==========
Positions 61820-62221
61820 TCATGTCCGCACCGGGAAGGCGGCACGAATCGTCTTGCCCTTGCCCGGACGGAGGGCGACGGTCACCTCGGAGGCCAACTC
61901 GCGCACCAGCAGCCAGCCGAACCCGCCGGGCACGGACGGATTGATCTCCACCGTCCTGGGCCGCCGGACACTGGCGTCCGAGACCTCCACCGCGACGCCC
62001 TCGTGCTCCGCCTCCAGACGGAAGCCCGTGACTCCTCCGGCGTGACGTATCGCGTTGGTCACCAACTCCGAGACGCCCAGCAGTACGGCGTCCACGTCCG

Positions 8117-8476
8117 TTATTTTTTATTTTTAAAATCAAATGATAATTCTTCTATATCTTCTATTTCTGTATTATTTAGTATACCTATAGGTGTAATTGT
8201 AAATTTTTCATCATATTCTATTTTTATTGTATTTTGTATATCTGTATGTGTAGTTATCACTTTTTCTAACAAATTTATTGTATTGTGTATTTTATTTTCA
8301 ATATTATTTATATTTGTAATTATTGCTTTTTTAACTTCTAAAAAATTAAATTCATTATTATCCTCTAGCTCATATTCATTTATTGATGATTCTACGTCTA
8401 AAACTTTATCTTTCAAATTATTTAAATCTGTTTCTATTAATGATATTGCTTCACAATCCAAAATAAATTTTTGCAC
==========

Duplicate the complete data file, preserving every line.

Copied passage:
Positions 61820-62221
61820 TCATGTCCGCACCGGGAAGGCGGCACGAATCGTCTTGCCCTTGCCCGGACGGAGGGCGACGGTCACCTCGGAGGCCAACTC
61901 GCGCACCAGCAGCCAGCCGAACCCGCCGGGCACGGACGGATTGATCTCCACCGTCCTGGGCCGCCGGACACTGGCGTCCGAGACCTCCACCGCGACGCCC
62001 TCGTGCTCCGCCTCCAGACGGAAGCCCGTGACTCCTCCGGCGTGACGTATCGCGTTGGTCACCAACTCCGAGACGCCCAGCAGTACGGCGTCCACGTCCG

Positions 8117-8476
8117 TTATTTTTTATTTTTAAAATCAAATGATAATTCTTCTATATCTTCTATTTCTGTATTATTTAGTATACCTATAGGTGTAATTGT
8201 AAATTTTTCATCATATTCTATTTTTATTGTATTTTGTATATCTGTATGTGTAGTTATCACTTTTTCTAACAAATTTATTGTATTGTGTATTTTATTTTCA
8301 ATATTATTTATATTTGTAATTATTGCTTTTTTAACTTCTAAAAAATTAAATTCATTATTATCCTCTAGCTCATATTCATTTATTGATGATTCTACGTCTA
8401 AAACTTTATCTTTCAAATTATTTAAATCTGTTTCTATTAATGATATTGCTTCACAATCCAAAATAAATTTTTGCAC